13 Responses

  1. Good grief this is depressing.

  2. I don’t think these arrogant self-congratulatory men have any idea how discouraging this is to those of us who have leaned on the Church’s steadfastness for years in order to do the right thing when the right thing is hard to do. Patting themselves on the back for their ‘mercy’ is the new self-flagellation.

    Maybe they just don’t care about people who actually struggle to do what is right, with the help of grace and the sacraments. For us there is no mercy, other than to join the people who don’t care about right and wrong and just do what is easiest.

  3. anonymous — just this morning I made the point, over at Catholic Answers Forum against someone insisting that the Synod cannot change doctrine (as if that were relevant!), that if continues on its present course it will mean that the ordinary faithful will be attacked in their attempts to oppose the world-historical evil that is the gay lobby not only by that lobby, but by other Catholics, too, who fasten on to every utterance from Rome as if it were a stone tablet handed down from Mt. Sinai.

    As if to belabor the point, I was promptly suspended by a CAF moderator.

  4. Sly… and slimy.

  5. I harbored no illusions that this Synod could only bring a new round of destruction- I think we all knew it would a year ago. It just proves how corrupt and worthless the current hierarchy is.

    Nevertheless, am I the only one worn out by the First Thingsesque “we must defend the family” rhetoric? The conservative notion of “family” is just as arbitrary and unrooted as that pushed by left-liberals. The Synod rightly pins the blame on market forces, which are the primary culprits for the breakdown. On the other hand, as E Michael Jones points out, their is a certain consistency between a social order dominated by financial capitalism and a society that celebrates homosexuality (or contraceptive sex generally) as a good thing. The prelates lack the courage or will to make such a point. Of course that opens a whole new set of questions. If this Pope is serious about social justice why doesn’t he come down hard on someone like Fr. Sirico in the same manner he’s come down on traditionalists? Any time would do.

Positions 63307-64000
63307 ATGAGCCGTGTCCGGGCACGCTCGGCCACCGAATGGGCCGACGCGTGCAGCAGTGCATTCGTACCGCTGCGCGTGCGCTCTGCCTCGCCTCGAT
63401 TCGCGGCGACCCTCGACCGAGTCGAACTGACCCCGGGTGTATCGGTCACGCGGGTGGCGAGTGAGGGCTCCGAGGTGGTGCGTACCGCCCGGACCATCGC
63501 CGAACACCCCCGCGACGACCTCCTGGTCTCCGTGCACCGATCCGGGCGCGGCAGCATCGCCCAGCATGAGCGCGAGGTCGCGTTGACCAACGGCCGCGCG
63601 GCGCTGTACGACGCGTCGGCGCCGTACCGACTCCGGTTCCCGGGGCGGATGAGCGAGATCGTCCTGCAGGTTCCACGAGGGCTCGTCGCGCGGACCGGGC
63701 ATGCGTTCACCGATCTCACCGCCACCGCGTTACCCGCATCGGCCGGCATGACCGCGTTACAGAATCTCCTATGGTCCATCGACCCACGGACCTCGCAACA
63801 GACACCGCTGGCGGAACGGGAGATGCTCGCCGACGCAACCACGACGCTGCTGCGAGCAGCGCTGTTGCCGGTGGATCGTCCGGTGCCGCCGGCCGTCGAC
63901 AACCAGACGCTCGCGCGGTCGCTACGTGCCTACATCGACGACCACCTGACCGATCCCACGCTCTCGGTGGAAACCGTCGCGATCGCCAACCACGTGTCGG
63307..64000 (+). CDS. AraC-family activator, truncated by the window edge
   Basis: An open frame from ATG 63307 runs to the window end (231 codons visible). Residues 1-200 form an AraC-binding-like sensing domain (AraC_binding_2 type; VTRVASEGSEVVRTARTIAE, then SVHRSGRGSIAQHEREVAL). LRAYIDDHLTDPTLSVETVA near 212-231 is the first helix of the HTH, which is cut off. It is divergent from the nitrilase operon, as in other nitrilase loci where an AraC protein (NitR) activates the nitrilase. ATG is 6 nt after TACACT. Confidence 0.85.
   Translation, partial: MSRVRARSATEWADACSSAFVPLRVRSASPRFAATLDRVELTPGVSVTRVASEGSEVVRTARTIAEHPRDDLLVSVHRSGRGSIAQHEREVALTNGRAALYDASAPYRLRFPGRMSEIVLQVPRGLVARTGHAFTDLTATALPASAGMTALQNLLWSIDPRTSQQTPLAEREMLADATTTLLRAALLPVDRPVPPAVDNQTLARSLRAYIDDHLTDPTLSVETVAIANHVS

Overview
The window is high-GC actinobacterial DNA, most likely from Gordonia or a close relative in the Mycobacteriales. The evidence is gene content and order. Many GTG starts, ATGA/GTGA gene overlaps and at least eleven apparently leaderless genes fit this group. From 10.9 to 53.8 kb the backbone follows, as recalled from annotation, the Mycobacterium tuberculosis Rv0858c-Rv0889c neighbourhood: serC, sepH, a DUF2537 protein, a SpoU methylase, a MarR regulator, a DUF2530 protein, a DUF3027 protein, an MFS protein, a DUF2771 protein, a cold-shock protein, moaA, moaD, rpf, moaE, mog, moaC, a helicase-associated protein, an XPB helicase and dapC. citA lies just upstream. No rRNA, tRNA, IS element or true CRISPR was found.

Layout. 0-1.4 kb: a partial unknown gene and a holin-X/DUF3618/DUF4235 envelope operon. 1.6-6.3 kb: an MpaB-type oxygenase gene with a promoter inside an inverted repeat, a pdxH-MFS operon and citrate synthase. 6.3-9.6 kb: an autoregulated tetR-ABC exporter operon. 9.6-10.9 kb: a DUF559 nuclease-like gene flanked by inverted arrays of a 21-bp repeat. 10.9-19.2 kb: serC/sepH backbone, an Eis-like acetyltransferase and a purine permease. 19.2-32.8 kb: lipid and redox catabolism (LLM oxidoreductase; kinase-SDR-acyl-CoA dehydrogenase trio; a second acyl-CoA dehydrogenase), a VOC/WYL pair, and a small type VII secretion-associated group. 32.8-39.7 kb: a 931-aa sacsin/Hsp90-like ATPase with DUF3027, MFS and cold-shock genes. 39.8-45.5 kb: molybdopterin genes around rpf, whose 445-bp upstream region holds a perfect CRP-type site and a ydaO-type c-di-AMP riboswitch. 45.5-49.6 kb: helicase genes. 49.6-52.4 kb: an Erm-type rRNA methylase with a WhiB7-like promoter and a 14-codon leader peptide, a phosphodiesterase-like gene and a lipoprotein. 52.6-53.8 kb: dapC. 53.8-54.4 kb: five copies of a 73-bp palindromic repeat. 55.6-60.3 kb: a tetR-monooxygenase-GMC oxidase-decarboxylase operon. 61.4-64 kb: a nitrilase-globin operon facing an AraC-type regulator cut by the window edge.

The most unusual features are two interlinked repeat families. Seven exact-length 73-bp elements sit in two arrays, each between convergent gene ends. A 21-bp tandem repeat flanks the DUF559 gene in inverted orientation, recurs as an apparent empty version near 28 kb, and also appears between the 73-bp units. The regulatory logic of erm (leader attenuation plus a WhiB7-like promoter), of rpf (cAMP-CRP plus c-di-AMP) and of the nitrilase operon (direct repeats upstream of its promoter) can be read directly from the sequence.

Some are saying that this Synod represents a repudiation of the “conservatism” of JPII. Leaving aside for a moment that most of the men at this Synod, including the Pope himself, were promoted and elevated under the last two “conservative” Pontificates, the argument has no currency. JPII’s Theology of Body was just as novel as this document and yet JPII’s thought is seen as the new gospel by neo-Catholics, over and above Scripture, the Fathers ect.

    Catholics are not Mormons, marriage is not eternal and it was not something particularly central to our faith at least historically. After all the most ideal marriage in history was a celibate one. A return to some form of monastic asceticism is really the only way forward. The Church began to lose this sense with Protestantism’s attack on celibate clergy and went too far to the other side. Similarly with the onset of modernity the family lost its importance as being primarily a social and economic unit and instead became a whittled down “partnership” based on mere sentiment. So-called “gay marriage” is just the logical out growth of this as well as cohabitation. Making the married life “attractive” through an advertising program or by simply telling people to get married young cannot overcome these stark social and economic realities.

  6. The marriage of St. Joseph and St. Mary was not “celibate” (this is a contradiction in terms) but rather continent, and you’ve never read St. John Chrysostom (and have a blind spot for St. Paul as well!) if you think marriage was historically unimportant to the faith.